Looking for scales both large and small

Published 11:45 am Friday, June 26, 2009

This column is not about the scales found on fish, scales involving music, scaling a ladder or rating something from one to 10, but is based on the scales used to weigh things or people.

In one of my previous columns I commented about the lack of scales available for folks to check on their personal weight. Now, with the AARP/Blue Zone campaign in progress, this weight factor should be something worthy of attention. I fully realize many folks have small scale units in their homes and there are scales at the Albert Lea Medical Center and at HealthReach. Yet, there doesn’t seem to be any scales available for public (people) use. The last scale of this type I recall seeing and using was in a pharmacy that’s now closed.

By the way, does anyone out there in readerland recall the scales at various stores and locations where folks could insert coins and receive small cards with their weights plus predictions regarding their personal fortunes?

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There are scales of various sizes available for use by consumers (customers), retail firms and food processors for weighing purposes. Then there are the really large scales, like those used to weigh trucks and/or trailers filled with grain, steel and other commodities. And that type of large scale is going to be the focus for the rest of this column.

About three decades ago I was the purchasing agent, among other assignments, at Olson Manufacturing Co. The firm purchased angle iron and steel tubing in large quantities to be converted into barn equipment, picnic table frames, pen work and cattle stalls. This steel was sent to Albert Lea on flatbed trailers and purchased by the ton.

When a load of angle iron, for example, arrived at the South Broadway Avenue location, I would get in the cab with the driver. Then I would direct him to go over to Washington Avenue and go north to West Clark Street, There we turned left. Just before the railroad crossing, I would tell the driver to go left into the alley next to the building that’s now the Joyce Matthies Dance Studio. In those days a sign next to the sidewalk and this building identified the glorified alley as Market Street.

At the other end of this alley was the Albert Lea Elevator, or what was once called the West Side Elevator, located just north of the West Main Street viaduct. The driver moved his long rig up onto the scale. After the scale’s operator recorded the weight, he would signal for us to pull off the scale. Then I directed the truck driver on the route back to the Olson plant where the unloading of the steel soon took place.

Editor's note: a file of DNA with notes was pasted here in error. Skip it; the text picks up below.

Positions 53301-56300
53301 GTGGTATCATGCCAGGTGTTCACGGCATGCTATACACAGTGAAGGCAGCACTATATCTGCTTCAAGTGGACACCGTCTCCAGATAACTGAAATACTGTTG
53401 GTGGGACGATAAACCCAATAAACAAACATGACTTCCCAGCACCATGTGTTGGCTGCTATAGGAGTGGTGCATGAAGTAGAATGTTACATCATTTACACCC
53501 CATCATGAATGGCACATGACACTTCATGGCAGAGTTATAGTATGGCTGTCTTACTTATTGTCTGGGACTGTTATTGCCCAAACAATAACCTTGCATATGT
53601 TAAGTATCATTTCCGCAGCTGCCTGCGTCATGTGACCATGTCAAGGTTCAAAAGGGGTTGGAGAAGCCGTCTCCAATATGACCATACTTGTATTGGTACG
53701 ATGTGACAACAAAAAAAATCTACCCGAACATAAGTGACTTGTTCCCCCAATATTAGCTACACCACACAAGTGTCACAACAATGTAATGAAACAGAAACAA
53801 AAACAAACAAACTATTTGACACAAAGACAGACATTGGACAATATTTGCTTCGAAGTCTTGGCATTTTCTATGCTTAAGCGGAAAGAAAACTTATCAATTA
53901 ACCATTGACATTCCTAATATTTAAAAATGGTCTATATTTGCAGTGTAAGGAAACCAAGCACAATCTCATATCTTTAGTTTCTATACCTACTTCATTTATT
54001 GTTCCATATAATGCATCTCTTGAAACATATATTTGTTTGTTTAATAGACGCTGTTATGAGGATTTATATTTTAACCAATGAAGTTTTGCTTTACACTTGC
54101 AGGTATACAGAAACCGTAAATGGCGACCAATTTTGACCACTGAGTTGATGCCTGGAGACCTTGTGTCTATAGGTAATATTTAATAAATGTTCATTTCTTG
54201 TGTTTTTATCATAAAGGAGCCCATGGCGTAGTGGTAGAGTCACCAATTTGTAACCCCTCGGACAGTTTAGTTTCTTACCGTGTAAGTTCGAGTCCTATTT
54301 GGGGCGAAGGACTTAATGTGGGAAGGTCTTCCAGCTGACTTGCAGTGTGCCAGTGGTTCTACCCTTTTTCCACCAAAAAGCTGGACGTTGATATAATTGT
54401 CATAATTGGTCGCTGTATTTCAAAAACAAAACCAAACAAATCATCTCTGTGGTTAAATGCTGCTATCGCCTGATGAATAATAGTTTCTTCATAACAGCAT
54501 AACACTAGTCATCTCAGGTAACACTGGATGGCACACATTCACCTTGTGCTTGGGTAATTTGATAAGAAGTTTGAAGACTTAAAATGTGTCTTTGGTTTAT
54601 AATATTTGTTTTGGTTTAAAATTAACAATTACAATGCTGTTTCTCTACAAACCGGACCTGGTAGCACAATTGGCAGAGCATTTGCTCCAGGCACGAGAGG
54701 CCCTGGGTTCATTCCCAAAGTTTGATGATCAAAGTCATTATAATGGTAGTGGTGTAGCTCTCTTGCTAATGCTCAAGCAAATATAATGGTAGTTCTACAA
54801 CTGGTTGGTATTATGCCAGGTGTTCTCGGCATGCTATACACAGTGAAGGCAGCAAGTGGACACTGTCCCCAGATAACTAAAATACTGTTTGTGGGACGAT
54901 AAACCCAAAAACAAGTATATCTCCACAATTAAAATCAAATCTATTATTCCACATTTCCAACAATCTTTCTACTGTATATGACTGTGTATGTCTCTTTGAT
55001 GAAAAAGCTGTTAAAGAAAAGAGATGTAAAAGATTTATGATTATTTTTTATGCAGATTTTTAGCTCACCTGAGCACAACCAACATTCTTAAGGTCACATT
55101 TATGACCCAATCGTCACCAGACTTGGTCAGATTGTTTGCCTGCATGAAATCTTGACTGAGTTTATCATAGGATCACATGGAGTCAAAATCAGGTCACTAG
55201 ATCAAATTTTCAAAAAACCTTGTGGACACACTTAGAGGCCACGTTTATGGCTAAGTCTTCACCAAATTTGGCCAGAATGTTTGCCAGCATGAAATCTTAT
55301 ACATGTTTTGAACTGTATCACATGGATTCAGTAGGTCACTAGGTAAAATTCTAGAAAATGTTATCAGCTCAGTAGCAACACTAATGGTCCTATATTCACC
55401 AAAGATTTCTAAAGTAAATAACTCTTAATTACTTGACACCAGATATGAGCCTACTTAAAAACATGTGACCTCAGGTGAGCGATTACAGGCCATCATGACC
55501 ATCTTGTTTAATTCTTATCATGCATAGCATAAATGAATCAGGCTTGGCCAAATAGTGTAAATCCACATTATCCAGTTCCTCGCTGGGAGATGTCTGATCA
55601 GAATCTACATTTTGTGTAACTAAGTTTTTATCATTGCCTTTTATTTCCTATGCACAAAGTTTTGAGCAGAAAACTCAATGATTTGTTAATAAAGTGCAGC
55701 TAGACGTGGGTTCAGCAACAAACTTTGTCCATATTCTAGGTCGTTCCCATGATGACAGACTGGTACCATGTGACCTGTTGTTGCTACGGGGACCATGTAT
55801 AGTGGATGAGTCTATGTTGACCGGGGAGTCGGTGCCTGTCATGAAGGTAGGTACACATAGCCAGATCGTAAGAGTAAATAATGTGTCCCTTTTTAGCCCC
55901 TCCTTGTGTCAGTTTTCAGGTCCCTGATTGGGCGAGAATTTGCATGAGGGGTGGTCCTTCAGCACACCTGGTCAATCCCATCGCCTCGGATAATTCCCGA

When the unloading was completed, I would go back to the grain elevator with the driver and his rig. The routing and weighing process would be repeated. Then I paid the scale’s operator and received a slip of paper with both weights recorded. The driver gave me a ride back to Olson’s and went on to make his next delivery.

The difference between the first and second weights at the elevator was supposed to indicate the amount of steel sold and delivered to Olson Mfg. Co. In other words, if five tons of angle iron were ordered, then the difference between the two weights had better be darn close to 10,000 pounds.

We’ll continue this topic in the next column with information about the county’s missing truck scales and how truck drivers tried to avoid roadside scales down in Iowa.

Meanwhile, we’re looking for a few suggestions for articles, both historical and current, from our readers,. If the suggested topic has photo possibilities, old or new, then it could become a Sunday feature. The alternative could be a Friday column. Call me at 379- 3438 and let’s see what evolves.

Ed Shannon’s column has been appearing in the Tribune every Friday since December 1984.